Sci-fi Book Review: Replacement by Jordan Rivet

My judging team in the third annual Self-Published Science Fiction Competition (SPSFC3) has turned in our two semifinalists, and in return, we’ve received two semifinalists each from a pair of other teams. Our task over the months of February and March is to read these four new semifinalists, and together with the other two teams, select two finalists from our set of six.  Next on my list was the shortest of the bunch, the compact YA thriller Replacement by Jordan Rivet. 

Replacement stars Jane, raised in a community of clones training for the future employment desired by their corporate sponsors. Only Jane has never met anyone else from her line, and all information about her sponsor is corrupted and inaccessible. So when she’s offered a chance to get into the wider world—and collect a generous paycheck at the same time—all for the cost of impersonating a talented teenager who had been adopted into a non-clone family, and whose history may finally give Jane some insight into her own, it looks like her one chance to find the answers she’s been craving. 

I confess I have a real weakness for suppressed histories, so the animating mystery sucked me into this story immediately. And Replacement takes up this mysterious history and gallops ahead, sending Jane diving into an exploration not just of her own origins, but the death of her clone and how it’s all tied in with one of the most powerful business tycoons in the city. It’s a short book—less than 4,000 locations on my Kindle—and for readers looking to binge a YA thriller in a single sitting, Replacement is a truly outstanding choice. The style makes for easy reading, and there’s always another bread crumb to follow, another small question that keeps the pages melting away like snow. I had said that the opening of Kenai was the most bingeable thing I’d read so far in this competition, but Replacement has raced past it with ease. And while it does answer many of the major questions, there is a sequel hook that allows plenty of room for future installments–two of which have already been published–for readers interested in bingeing an entire series.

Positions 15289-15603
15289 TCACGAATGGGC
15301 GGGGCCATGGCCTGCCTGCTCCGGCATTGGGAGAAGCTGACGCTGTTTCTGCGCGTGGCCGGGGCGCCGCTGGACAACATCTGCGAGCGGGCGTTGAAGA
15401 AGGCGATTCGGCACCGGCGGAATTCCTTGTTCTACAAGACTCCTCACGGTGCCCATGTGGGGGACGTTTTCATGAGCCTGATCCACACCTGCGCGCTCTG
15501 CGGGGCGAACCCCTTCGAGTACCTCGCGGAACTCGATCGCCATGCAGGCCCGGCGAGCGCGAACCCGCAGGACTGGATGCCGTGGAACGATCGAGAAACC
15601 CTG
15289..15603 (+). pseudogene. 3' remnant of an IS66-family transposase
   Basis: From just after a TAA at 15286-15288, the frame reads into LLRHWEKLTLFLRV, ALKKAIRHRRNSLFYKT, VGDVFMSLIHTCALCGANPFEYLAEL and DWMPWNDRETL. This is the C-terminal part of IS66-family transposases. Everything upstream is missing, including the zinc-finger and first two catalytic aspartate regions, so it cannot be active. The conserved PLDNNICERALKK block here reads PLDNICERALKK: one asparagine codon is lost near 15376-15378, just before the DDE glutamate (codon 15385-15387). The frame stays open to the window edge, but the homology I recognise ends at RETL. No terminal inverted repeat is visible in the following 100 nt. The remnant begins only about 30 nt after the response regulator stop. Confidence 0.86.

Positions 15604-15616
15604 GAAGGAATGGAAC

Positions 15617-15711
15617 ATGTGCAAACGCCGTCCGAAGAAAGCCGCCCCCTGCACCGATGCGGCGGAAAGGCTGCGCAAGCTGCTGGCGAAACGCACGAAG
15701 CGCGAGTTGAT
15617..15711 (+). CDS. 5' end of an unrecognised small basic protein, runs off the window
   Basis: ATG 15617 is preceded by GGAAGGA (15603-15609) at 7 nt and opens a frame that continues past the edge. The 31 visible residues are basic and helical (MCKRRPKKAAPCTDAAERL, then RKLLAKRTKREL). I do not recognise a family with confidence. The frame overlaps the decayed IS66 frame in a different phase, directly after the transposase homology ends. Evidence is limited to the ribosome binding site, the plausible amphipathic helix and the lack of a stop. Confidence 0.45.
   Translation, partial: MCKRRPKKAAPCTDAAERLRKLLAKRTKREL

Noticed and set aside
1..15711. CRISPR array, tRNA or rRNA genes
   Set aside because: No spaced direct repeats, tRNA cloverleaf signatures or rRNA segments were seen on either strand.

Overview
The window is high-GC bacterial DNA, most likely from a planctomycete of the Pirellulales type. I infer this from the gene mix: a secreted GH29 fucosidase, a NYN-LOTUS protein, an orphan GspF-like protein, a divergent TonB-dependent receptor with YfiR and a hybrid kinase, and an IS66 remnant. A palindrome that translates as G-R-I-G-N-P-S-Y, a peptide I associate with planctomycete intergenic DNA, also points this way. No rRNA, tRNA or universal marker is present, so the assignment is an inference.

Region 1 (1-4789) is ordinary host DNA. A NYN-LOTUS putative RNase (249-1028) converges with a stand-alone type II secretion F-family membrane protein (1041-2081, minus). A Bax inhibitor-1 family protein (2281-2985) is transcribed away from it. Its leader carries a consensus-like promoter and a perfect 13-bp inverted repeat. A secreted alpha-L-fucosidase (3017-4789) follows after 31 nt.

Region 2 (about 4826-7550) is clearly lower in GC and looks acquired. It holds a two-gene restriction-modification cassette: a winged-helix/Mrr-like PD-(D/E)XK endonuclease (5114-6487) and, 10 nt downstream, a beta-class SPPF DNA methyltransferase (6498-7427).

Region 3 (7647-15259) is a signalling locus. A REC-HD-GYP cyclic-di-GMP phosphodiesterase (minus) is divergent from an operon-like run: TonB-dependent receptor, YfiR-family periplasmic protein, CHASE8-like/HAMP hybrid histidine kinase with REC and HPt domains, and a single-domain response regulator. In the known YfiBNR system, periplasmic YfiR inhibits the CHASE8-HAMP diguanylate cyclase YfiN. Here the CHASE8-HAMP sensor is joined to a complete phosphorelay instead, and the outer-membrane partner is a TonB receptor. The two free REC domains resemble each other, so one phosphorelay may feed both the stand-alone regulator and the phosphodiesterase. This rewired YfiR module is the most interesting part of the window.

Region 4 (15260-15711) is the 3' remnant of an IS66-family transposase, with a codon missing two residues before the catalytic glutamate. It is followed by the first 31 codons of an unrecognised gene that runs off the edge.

But the breakneck pacing is a double-sided coin. The story sees Jane trying to integrate into an elite private school setting, befriend the earnest son of the wealthy man seemingly at the center of the mystery, and falling in with a shady investigator interested in digging up whatever dirt he can. And these elements are all sketched thoroughly enough to serve as the needed scaffolding for the investigation at the heart of the story. But they don’t have sufficient breathing room to generate real emotional impact. The complicated marriage of true friendship and foundational deceit provides fodder for what should be a rich and complex interpersonal plot, but the narrative seems rather just to touch on the key points before cutting back to the investigation. Does it make for an easily bingeable book? Absolutely. But it gives short shrift to a subplot that could’ve added true dimensionality to what is otherwise a fun-but-forgettable thriller plot. 

Ultimately, Replacement is an easy and entertaining read, with a fast-paced thriller plot perfect for fans of young adult sci-fi looking for something light and bingeable, and with plenty of twists and turns to keep the reader coming back for more. But there are times that the lightning speed of the investigation plot doesn’t leave room for the emotional elements to breathe, robbing it of some of the interpersonal depth that might’ve made it a more well-rounded and memorable book. 

Recommended if you like: fast-paced YA sci-fi thrillers. 

Can I use it for Bingo? It’s hard mode for Young Adult, and it is also Self-Published and Features Robots

Overall rating: 14 of Tar Vol’s 20. Four stars on Goodreads.

SPSFC score: 7/10 for my personal score. The official team score will be decided in concert with my teammates. 

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